Nokia is to lose 10,000 workers and transform its management team in a bid to return to profitability, the Finnish handset manufacturer has said.
A series of moves, which also includes the selling-off of luxury handset division Vertu and the acquisition of imaging technology from Scalado, was announced early on Thursday. The heads of Nokia's mobile phone, markets and marketing departments have also been ousted as part of the reorganisation.
Nokia is to cut 10,000 people from its workforce as it looks to 'broaden' the price range of its Lumia phones. Image credit: Ben Woods/ZDNet
"We are increasing our focus on the products and services that our consumers value most while continuing to invest in the innovation that has always defined Nokia," Nokia chief Stephen Elop said in a statement. "We intend to pursue an even more focused effort on Lumia, continued innovation around our feature phones, while placing increased emphasis on our location-based services."
Although Nokia's UK representatives refused to say whether this forms part of the 10,000 figure or not, 1,000 job cuts will take place by selling off Vertu, a move that was expected. The luxury handset division, which coats normal Nokia phones in precious stones and sells them alongside a 'concierge' service, is headquartered in the UK, although its 1,000 workers are spread around the world.
Vertu is to be sold to the private equity firm EQT VI, although Nokia will retain a 10 percent minority stake in the business.
Nokia has not broken down its lay-off numbers by country — indeed, the company's representatives refused to say how many people Nokia employs in the UK, let alone how many cuts will take place here. However, Nokia did say it would be closing research and development facilities in Ulm, Germany, and in Burnaby, Canada.
The company's manufacturing plant in Salo, Finland, is also going to be shut down, although R&D will continue at the site. Jobs will also go among Nokia's marketing, sales, IT, corporate and support staff, the company added.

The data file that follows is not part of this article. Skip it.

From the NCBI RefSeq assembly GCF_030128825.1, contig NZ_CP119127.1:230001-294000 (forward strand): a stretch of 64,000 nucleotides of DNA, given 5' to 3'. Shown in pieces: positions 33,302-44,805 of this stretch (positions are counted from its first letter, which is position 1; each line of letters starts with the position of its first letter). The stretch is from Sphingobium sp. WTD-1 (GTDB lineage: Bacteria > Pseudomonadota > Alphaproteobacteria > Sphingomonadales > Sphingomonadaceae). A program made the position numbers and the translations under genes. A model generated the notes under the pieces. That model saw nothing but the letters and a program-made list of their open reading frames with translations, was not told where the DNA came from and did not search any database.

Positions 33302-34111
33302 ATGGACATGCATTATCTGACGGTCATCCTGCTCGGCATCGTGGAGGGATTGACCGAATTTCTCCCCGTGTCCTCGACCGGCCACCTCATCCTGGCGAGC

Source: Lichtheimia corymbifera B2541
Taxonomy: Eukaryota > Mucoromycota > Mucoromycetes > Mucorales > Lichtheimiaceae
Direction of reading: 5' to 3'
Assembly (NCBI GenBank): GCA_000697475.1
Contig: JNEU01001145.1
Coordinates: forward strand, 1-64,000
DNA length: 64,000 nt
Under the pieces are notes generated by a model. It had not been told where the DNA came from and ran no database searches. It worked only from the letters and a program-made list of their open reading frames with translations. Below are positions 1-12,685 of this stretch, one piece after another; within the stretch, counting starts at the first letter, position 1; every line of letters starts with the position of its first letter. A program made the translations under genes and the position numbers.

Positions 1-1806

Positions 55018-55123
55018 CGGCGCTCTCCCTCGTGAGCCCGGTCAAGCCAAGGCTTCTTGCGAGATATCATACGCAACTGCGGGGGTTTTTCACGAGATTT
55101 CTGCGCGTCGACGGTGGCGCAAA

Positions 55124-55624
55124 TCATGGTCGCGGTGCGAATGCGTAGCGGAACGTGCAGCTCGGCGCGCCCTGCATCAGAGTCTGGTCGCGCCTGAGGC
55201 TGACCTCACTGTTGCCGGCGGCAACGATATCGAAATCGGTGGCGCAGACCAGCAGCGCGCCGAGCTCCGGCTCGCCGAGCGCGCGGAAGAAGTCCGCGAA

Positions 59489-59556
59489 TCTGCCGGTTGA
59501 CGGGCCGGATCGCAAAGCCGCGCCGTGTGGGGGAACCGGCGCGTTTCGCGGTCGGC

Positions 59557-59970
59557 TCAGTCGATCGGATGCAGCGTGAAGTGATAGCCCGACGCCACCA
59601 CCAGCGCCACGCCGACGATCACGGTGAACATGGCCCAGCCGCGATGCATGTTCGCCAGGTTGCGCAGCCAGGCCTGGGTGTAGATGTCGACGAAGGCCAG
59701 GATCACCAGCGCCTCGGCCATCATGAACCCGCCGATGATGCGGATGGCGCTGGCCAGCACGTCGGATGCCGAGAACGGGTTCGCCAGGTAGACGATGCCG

"These planned reductions are a difficult consequence of the intended actions we believe we must take to ensure Nokia's long-term competitive strength," Elop said. "We do not make plans that may impact our employees lightly, and as a company we will work tirelessly to ensure that those at risk are offered the support, options and advice necessary to find new opportunities."
Cheaper Lumia, better photos
The renewed focus on Lumia, Nokia's range of smartphones running Microsoft's Windows Phone OS, will make the devices "available to more consumers", the company said.
We intend to pursue an even more focused effort on Lumia, continued innovation around our feature phones.– Stephen Elop, Nokia
Nokia explained that it would be "broadening the price range" of Lumia, which almost certainly means the introduction cheaper phones. The manufacturer will also move to further differentiate its Windows Phone implementations from others, by using "new materials, new technologies and location-based services".
Buying imaging technology from Sweden's Scalado is apparently part of that strategy. Nokia pointed out that Scalado's tech, for taking, editing and viewing photos, is used on more than a billion devices.
"Nokia has been working with Scalado for more than ten years and they've contributed to many of our leading imaging applications," Nokia smart devices executive vice president Jo Harlow said in a statement. "This transaction would enable us to combine our leadership in camera devices with their expertise in imaging, helping people move beyond taking pictures to capturing moments and emotions and then reliving them in many different ways."
The Scalado deal comes with a site in Lund, Sweden, which is to become "a key site for Nokia's imaging software for smartphones", alongside existing facilities in Espoo and Tampere, both of which are in Finland.
The upper management shake-up will see a few Finns promoted to C-level seats. Although markets EVP Niklas Savander is one casualty — with no explicit replacement being announced — Timo Toikkanen will replace Mary McDowell as mobile phones chief and Tuula Rytila is to be the new chief marketing officer, taking over from Jerri DeVard.
Interestingly, given Nokia's new push for location-based services, both Savander and McDowell were at some point in their lengthy Nokia careers on the board of navigation subsidiary Navteq.
Other new appointments include Juha Putkiranta as operations head, Susan Sheehan as communications chief, and Chris Weber as executive vice president of sales and marketing.